I dwell in Possibility –
A fairer House than Prose –
More numerous of Windows –
Superior – for Doors –
Of Chambers as the Cedars –
Impregnable of eye –
And for an everlasting Roof
The Gambrels of the Sky –
Of Visitors – the fairest –
For Occupation – This –
The spreading wide my narrow Hands
To gather Paradise –
[This review was written shortly after the read. Sentiments are also at an all-time high, granted the proximity to the work’s completion. As always, there will be conceptual spoilers within this review. All specific spoilers are simple to the point of being revealed within the trial of the novel. This is an explanation of how I do my reviews.]
Sakura no Uta (SakuUta), like SubaHibi, is a difficult work to write about substantially. It should come as no surprise that like SubaHibi, SakuUta is fundamentally dense. It’s an ambitious work constituted of a countless array of literary allusions, and a dialectic which covers a vast array of topics. Nonetheless, this is not to say that SakuUta is a difficult work to appreciate. The events occurring within the work are mostly comprehensible and understandable. This is due in part to SCA-JI’s effective, evocative writing, and his down-to-earth demonstrations. Ultimately, while it’s easy to appreciate the surface of SakuUta, the difficulty derives more from attempting to ‘master,’ or fully appreciate the limits of the work. Within this entry, I hope to convey my thoughts as a reader, without formally tackling in-depth the substantive content of the work (as I feel that my mastery of this work is cursory at best). To put forth an analogy, I’d liken SakuUta to being a polyhedron, whose sides are numerous and supposedly fixed, but nonetheless difficult to specify. If we were to focus solely on one side of this polyhedron, we could devote an entire entry into writing substantially just how SakuUta attempts to discuss that singular side of its. Because such an attempt is largely futile, I’ll focus on what I’m best suited to do — which is, to give my thoughts as a representative reader.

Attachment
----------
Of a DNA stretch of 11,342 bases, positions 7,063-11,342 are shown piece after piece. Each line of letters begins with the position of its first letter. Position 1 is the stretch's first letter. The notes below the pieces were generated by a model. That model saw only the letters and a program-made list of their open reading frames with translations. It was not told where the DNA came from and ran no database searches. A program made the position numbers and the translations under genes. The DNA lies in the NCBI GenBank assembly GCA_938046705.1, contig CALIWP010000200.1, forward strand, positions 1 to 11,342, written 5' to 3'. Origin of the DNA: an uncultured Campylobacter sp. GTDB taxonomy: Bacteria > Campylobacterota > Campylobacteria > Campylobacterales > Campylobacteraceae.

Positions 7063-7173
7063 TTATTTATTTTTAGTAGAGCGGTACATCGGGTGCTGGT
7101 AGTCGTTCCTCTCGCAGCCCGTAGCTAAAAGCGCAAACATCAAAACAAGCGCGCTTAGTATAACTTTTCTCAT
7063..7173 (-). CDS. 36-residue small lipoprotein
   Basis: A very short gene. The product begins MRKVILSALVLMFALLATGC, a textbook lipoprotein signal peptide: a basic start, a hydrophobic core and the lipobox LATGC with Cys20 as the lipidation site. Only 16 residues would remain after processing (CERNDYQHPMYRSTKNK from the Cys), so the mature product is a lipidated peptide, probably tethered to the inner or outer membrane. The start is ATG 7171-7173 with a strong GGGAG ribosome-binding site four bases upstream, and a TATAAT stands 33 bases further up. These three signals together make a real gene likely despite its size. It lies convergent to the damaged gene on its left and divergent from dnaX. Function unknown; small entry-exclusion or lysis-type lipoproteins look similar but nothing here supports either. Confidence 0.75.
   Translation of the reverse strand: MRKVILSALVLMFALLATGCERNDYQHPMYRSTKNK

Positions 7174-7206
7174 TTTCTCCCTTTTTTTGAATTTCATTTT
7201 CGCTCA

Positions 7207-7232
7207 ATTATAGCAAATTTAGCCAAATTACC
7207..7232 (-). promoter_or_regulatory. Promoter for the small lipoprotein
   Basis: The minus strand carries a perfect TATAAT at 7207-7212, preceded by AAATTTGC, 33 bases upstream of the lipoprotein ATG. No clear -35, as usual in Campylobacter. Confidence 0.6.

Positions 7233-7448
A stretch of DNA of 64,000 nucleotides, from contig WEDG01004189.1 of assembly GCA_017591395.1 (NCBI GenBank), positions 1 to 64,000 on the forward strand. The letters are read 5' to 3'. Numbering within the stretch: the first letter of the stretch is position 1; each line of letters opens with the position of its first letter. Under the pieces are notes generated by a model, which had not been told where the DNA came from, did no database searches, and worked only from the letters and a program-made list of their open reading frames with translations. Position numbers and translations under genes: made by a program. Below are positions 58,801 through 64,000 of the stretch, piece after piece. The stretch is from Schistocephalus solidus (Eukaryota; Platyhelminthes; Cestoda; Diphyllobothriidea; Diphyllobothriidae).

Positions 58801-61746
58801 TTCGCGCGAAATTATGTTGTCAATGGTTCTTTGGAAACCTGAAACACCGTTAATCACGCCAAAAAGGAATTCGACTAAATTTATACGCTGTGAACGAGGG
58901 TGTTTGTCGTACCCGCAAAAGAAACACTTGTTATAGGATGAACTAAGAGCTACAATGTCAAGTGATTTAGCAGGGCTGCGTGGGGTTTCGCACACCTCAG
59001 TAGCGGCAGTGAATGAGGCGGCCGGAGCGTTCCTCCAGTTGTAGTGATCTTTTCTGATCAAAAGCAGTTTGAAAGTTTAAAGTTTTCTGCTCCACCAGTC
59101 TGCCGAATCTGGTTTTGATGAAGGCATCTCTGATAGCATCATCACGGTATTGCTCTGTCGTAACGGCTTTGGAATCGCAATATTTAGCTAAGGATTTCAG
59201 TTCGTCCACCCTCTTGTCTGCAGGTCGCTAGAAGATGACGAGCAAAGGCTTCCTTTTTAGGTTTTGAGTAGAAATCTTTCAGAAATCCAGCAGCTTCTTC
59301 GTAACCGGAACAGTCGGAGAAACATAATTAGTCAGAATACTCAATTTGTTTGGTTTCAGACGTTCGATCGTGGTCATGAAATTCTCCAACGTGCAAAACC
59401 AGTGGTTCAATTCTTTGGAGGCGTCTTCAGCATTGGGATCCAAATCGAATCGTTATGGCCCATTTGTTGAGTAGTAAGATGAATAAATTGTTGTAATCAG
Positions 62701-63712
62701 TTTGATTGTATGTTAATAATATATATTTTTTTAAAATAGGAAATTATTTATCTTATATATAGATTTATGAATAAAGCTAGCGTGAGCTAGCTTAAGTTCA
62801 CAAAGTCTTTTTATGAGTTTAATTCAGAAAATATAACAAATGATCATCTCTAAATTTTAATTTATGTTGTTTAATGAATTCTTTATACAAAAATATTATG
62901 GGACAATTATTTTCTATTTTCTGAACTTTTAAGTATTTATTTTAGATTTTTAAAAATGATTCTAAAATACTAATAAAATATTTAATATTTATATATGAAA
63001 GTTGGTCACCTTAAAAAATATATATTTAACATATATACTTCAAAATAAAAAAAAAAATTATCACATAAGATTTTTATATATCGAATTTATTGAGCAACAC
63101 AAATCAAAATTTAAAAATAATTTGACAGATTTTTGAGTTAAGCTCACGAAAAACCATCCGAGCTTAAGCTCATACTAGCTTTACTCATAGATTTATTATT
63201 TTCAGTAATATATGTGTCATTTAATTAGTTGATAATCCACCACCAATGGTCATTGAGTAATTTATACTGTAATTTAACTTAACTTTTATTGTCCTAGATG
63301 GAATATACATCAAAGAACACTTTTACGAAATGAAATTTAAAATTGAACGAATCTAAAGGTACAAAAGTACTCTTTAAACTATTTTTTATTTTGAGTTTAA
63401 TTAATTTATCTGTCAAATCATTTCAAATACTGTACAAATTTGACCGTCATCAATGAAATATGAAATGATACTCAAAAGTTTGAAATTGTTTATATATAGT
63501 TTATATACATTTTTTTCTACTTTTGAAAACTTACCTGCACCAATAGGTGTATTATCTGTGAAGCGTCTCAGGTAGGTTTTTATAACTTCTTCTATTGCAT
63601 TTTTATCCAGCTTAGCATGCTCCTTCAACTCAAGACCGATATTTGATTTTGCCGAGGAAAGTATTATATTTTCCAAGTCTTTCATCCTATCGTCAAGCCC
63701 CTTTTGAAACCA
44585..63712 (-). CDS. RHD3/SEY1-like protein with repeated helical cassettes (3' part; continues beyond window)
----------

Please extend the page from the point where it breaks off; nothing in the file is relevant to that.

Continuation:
“This is a long work.”
For the greater half of this past November, these were the thoughts which I felt were most characteristic of the work. When a work feels long, it’s generally not a good thing. Retrospectively, looking back at the works which I enjoyed wholeheartedly, like Baldr Sky Dive 1+2, even though I had actually devoted well over eighty hours to its completion, it felt like far less. Even in the case of SubaHibi, the spiritual predecessor of this work, while it had begun on a slower, more leisurely pace, it had eventually accelerated to a brisk, exciting pace. Arguably, SakuUta is a work which never quite ‘accelerates.’ Now, don’t get me wrong. SakuUta certainly has its up and downs, and it certainly has its more climactic, emotionally-evocative moments. But when it came to reading the work itself, I don’t think that there was a definitive point where the work just altogether, ‘changed,’ or had ‘gotten better.’ Instead, SakuUta is a consistent work whose profoundness is a result of the accumulation of its developments and experiences. This is to be held in contrast to a work, which is altogether catalyzed at a certain point to “becoming great.”
An example of a work which fits this description is Muv Luv Alternative. It relies on a less-than-interesting prequel (namely, Muv-Luv Extra, a generic moege). You’re encouraged to read the predecessor work in aspirations of enjoying the payoff that would come from the superior, more interesting successor. SakuUta is not such a work. It’s a work which for the most part, maintains a solid, leisurely tempo. As a reader, this isn’t optimal, as I’m the type of reader who enjoys being consumed by the work (insofar as feeling like I’m actually in the work). But, this lack of ‘tempo-increase,’ is arguably, part of what makes the work what it is. I think that this type of ‘structure’ for the work served well to carry out its primary themes. Now, I’m not trying to justify that all of SakuUta’s dull parts were as equally meaningful as the more profound, exciting parts. After all, SakuUta is a work that has as dense an amount of insufferable, repetitive, and painful-to-read slice of life as it does meaningful content. Indeed, the slice-of-life content is so egregious, that at certain parts of my reading experience, I would stop after several hours of reading to realize that I had read nothing more than just the perversions and antics of a few select characters. This is sub-optimal. I had realistically spent in the neighborhood of 60-65 or so hours (focused) on the work. But, I felt that I spent a far longer period of time.